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Forme(s) et modes d’être / Form(s) and Modes of Being

L’ontologie de Roman Ingarden / The Ontology of Roman Ingarden

Series:

Olivier Malherbe and Sébastien Richard

Le présent ouvrage est un recueil d’articles de chercheurs internationaux sur l’apport à l’ontologie du phénoménologue polonais Roman Ingarden. Il contient des contributions sur des thèmes aussi divers que la dépendance existentielle, les catégories ontologiques, les modes d’être, la substance, la causalité, la forme, l’idéalisme ou encore l’ontologie des objets fictifs. Ce volume démontre que la pensée d’Ingarden ne se limite pas à la phénoménologie et à l’histoire de celle-ci, mais est susceptible d’apporter une contribution singulière à la recherche métaphysique contemporaine.
This books is a collection of papers written by international researchers on the contribution to ontology of the Polish phenomenologist Roman Ingarden. It contains texts of such various themes as ontological dependency, ontological categories, modes of being, substance, causality, form, idealism and the ontology fictional objects. This book shows that Ingarden’s thought goes beyond phenomenology and its history, and could be of a valuable interest for contemporary metaphysical research.
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Ingarden’s Combinatorial Analysis of the Realism-Idealism Controversy

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Raphaël MILLIÈRE

University of Oxford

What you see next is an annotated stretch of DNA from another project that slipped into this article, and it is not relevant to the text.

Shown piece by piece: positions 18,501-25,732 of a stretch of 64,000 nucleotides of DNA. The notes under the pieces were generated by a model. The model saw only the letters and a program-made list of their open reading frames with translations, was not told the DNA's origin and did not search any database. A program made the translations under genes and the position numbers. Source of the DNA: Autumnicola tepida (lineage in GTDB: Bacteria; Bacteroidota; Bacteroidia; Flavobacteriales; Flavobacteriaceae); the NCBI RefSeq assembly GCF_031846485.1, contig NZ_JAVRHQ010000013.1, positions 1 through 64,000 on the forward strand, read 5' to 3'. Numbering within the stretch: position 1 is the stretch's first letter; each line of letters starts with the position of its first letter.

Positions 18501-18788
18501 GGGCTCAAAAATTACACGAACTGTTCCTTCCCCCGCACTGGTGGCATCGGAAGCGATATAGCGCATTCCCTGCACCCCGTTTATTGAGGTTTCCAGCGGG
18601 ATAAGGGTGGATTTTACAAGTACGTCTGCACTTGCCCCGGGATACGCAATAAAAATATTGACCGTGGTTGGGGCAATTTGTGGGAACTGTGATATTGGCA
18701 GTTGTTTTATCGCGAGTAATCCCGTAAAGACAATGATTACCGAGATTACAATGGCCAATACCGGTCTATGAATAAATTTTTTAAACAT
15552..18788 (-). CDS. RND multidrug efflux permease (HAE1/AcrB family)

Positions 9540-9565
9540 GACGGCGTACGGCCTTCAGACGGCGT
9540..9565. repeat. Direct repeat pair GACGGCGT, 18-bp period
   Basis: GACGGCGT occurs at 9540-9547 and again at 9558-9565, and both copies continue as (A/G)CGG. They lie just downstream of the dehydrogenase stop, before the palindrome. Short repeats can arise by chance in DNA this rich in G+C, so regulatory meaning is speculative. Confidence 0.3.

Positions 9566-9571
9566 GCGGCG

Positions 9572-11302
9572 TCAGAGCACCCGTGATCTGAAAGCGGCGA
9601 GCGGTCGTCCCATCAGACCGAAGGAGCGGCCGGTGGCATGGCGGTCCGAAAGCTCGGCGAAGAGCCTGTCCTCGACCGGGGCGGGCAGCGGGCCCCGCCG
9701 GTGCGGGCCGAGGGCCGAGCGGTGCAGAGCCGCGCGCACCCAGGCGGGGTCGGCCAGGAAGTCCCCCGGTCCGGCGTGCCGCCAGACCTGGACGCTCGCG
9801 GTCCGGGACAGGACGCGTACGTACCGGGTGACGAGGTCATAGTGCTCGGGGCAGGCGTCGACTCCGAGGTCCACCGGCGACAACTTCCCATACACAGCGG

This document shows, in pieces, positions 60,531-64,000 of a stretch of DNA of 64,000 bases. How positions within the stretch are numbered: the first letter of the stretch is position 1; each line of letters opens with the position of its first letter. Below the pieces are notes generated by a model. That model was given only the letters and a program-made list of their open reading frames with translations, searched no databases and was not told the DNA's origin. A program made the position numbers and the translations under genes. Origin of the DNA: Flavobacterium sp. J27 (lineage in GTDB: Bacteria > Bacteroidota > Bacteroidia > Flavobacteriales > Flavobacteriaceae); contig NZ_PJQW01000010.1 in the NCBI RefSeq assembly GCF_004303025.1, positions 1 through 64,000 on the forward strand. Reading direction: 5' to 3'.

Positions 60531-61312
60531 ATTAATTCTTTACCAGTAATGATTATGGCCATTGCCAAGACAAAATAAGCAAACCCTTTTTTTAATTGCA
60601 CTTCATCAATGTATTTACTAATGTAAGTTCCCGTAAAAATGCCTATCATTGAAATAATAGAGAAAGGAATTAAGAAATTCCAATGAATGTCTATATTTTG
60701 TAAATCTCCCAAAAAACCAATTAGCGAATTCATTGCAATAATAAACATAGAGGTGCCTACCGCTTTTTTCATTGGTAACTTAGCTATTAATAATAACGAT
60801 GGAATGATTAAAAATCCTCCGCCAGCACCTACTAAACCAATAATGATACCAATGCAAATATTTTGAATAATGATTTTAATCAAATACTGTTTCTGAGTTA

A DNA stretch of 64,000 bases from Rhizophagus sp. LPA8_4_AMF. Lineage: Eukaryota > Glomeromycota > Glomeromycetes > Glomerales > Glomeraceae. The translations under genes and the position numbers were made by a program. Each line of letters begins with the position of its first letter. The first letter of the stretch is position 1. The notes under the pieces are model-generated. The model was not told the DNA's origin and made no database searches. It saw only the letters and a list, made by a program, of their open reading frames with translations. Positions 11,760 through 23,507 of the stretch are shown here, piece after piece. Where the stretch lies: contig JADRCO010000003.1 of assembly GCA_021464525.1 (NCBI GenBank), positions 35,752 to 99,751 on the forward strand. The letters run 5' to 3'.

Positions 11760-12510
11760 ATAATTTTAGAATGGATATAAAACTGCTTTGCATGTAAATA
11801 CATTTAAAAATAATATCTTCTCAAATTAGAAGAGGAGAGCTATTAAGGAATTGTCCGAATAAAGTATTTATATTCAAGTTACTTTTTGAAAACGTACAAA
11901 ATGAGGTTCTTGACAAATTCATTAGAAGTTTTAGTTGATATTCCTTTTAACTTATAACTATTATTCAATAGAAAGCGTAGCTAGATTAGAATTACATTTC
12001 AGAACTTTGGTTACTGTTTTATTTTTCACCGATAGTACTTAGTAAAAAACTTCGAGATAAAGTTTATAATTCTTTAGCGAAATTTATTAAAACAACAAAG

The Controversy over the Existence of the World (henceforth Controversy) is without a doubt Ingarden’s magnum opus; it is perhaps surprising, then, that so little attention has been given to its main goal, clearly indicated by the very title of the book: finding a solution to the centuries-old philosophical controversy about the ontological status of the external world. There are at least three reasons for this relative indifference. First, even at the time when the book was published, the Controversy was no longer seen as a serious polemical topic, whether it was disqualified as an archaic metaphysical pseudo-problem or taken to be the last remnant of an antiscientific approach to philosophy culminating in idealism and relativism. Second, Ingarden’s reasoning on the matter is highly complex, at times misleading, and even occasionally faulty. Finally, his analysis is not only incomplete – Controversy being unachieved – but also arguably aporetic. One may wonder, then, why it is still worth excavating this mammoth treatise to study an issue apparently no longer relevant to contemporary philosophy. Aside from historical and exegetical purposes, which are of course very interesting in their own right, Ingarden’s treatment of the Controversy remains one of the most detailed and ambitious ontological undertakings of the twentieth century. Not only does it lay out an incredibly detailed map of possible solutions to the Controversy, but it also tries to show why the latter is a genuine and fundamental problem that...

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